In other words, you can bet on almost everything involving sports at a sportsbook, but DFS is only about building lineups of players, pitting them against other lineups, and keeping score using the real-life statistical performance of those players over a single day. That said, some DFS operators have sprouted up offering what is single-game prop betting, crossing the line between DFS and sports betting.
When it comes to building your first DFS team, you want to start with a sport you already follow.
Good lineup building is always based on good research. If you’re looking to play DFS for the very first time you should start with a sport you’re already researching regularly as a fan anyway. That means one you watch and read about all the time.
Build your first DFS lineup based on what you already know about the games and the players in that sport. Plus, make sure you use up-to-date knowledge. See who’s hot and who is not heading into the day’s games.
Next, look around for a contest with easy-to-follow rules, payout structures, scoring, and lineup configuration restrictions. As a beginner, you’re probably better off in a relatively low buy-in beginner contest. That way you won’t be risking big money or competing against pro-DFS players your first time out.
Once you’ve found a suitable contest, start building different lineups under the contest’s salary cap and various rules and restrictions. The best thing about most DFS software is you can fiddle around with different lineups before you find one that fits.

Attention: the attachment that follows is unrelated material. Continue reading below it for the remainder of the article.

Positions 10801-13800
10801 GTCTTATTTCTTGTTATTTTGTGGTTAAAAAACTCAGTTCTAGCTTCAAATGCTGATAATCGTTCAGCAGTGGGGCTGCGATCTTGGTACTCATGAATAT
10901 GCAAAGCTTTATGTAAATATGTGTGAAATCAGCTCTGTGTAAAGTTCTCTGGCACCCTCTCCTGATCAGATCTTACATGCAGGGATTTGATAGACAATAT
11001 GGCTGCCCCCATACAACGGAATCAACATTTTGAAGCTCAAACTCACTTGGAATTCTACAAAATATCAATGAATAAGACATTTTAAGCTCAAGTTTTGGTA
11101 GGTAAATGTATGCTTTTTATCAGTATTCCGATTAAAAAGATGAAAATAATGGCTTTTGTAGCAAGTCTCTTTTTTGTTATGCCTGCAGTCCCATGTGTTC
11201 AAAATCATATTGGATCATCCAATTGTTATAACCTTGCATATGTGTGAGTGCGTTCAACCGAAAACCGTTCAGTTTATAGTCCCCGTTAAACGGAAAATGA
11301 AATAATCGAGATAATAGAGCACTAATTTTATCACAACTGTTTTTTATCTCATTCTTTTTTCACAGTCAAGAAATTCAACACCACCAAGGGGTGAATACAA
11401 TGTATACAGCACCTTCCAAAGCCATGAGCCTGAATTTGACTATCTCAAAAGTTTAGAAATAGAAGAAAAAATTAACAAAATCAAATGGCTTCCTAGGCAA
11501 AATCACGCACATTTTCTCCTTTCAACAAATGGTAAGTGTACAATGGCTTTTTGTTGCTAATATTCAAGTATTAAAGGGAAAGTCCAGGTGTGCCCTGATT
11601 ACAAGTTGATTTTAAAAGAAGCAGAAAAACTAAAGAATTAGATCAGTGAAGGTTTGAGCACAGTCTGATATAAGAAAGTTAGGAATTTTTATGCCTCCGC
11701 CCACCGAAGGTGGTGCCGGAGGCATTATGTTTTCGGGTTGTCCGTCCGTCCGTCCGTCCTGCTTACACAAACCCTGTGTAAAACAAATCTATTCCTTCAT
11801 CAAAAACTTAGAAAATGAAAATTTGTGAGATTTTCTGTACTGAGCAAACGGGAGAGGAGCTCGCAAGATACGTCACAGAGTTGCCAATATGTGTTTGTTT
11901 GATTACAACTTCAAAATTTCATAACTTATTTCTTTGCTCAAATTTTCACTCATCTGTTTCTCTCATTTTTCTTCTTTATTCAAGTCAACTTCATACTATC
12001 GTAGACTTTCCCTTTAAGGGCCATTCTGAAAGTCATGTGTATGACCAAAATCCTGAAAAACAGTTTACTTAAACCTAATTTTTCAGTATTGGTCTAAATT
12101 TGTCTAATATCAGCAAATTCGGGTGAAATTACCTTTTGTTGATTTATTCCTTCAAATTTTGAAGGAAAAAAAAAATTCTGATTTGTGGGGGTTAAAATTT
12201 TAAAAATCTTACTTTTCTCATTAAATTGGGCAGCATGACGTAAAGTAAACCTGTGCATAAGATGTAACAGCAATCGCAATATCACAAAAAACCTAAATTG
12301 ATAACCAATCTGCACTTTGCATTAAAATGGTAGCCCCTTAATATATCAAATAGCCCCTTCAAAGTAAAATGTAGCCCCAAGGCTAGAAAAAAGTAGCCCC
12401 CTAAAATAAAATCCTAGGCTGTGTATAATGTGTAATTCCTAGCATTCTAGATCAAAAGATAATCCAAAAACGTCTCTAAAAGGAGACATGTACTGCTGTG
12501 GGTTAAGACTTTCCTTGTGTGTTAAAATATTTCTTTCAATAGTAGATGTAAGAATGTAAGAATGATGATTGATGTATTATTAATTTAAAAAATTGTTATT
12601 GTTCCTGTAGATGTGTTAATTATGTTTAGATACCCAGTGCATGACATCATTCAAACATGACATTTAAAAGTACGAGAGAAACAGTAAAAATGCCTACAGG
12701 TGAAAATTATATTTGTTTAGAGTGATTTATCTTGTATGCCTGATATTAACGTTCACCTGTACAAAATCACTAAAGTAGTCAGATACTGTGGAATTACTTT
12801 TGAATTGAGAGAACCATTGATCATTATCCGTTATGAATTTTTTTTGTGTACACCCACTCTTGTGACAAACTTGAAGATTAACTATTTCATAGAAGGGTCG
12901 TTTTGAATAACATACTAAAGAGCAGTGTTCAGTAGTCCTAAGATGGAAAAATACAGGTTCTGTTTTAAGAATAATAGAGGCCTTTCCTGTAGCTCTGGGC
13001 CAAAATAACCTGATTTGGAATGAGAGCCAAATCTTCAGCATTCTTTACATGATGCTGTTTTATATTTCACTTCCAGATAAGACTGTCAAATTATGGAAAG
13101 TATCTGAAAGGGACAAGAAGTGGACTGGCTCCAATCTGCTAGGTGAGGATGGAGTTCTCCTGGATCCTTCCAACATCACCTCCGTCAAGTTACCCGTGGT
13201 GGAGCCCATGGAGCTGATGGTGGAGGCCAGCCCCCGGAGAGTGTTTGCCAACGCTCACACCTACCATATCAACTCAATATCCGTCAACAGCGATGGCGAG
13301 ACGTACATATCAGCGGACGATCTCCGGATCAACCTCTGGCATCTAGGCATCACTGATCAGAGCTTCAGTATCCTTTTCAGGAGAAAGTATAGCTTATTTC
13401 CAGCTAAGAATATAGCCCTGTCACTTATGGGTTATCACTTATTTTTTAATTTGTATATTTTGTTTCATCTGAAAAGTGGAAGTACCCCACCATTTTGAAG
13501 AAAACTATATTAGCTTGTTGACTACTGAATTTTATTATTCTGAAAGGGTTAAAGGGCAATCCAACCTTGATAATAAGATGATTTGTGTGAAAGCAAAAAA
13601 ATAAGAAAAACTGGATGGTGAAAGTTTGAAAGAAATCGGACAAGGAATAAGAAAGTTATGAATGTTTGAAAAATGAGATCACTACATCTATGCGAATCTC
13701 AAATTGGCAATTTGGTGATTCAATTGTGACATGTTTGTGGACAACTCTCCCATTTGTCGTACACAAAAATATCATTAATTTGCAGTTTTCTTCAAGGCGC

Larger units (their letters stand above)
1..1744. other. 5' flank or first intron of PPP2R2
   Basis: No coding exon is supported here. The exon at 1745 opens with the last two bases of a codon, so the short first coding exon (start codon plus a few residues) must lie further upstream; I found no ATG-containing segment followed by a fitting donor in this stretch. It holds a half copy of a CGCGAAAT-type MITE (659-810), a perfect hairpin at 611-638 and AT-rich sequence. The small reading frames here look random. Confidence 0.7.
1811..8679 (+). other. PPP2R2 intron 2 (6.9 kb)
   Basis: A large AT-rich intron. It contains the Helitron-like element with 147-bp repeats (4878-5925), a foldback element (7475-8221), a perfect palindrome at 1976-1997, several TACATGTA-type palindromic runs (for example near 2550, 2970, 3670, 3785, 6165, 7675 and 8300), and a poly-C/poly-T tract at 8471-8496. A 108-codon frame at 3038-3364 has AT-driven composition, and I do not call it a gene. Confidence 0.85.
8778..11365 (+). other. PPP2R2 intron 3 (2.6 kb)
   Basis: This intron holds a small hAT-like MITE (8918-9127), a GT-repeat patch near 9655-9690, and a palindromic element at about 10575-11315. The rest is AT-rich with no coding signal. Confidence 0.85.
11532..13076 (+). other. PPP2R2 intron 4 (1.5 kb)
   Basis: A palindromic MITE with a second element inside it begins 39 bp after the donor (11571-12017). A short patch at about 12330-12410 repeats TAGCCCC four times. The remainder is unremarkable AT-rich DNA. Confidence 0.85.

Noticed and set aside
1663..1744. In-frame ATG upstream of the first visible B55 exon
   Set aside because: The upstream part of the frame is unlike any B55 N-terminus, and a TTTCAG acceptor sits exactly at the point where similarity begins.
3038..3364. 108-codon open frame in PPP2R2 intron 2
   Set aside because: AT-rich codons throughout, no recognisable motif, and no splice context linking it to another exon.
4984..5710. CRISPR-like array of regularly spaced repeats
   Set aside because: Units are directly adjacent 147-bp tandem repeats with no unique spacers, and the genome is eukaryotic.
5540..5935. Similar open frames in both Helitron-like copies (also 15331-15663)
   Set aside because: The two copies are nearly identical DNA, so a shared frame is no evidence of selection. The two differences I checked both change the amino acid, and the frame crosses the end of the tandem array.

Slot in a few high-salary players you know are going to perform well that day and a few hidden-gem type low-salary players you figure will give you some bang for your buck. Try a few different lineups, let your knowledge of the game and research guide you, and pick the one you figure gives you the best shot at competing.
Different DFS contests feature different contest formats. Here’s a look at the basics available for most major team sports:
Traditional season-long fantasy sports and DFS are similar in many ways and different in many others. The similarities include:
The most obvious difference is that season-long fantasy sports is about competing in leagues over an entire season. DFS is about competing in contests that can be as short as a single day or single game.
DFS has grown into a billion-dollar industry. That means hundreds of thousands of people are putting billions of dollars into various DFS contests over a year.
Season-long fantasy sports are peanuts compared to that. Some leagues play for high stakes, but for the most part, season-long fantasy sports is played for nominal amounts amongst friends. In comparison, you’ll find million-dollar DFS prize pools surrounding the NFL every Sunday, and big money entered into contests for all kinds of sports all year round.
The top GPPs in DFS get up to 100,000-plus entries every week. Most season-long fantasy sports leagues have fewer than 15 teams run by groups of friends.
Of course, DFS operators run season-long fantasy sports leagues and give you the ability to create your own, but the number of players involved pales in comparison to those playing DFS.
Season-long fantasy sports also require much more of a time commitment than DFS. It may not tie together a group of friends like a season-long fantasy sports league can, but DFS is flexible, fast, and instant fun.
The largest and most popular DFS contests all surround the NFL. DraftKings and FanDuel host big GPPs for every major sport, but the NFL contests draw bigger than any others. These include:
Winning is no easy feat in the world of DFS. When you enter a lineup in a typical contest on FanDuel or DraftKings you’ll be up against thousands of others. Plus, a lot of them will be coming from pro-DFS players with big bankrolls entering as many times as they can.
Winning at DFS is hard, but it’s not impossible. Here are five tips that can help:
Yes, DFS is legal and regulated in Virginia. In 2016, the Virginia Legislature passed the Fantasy Sports Act, making DFS legal and regulating the activity and operators. The basic tenets of the act: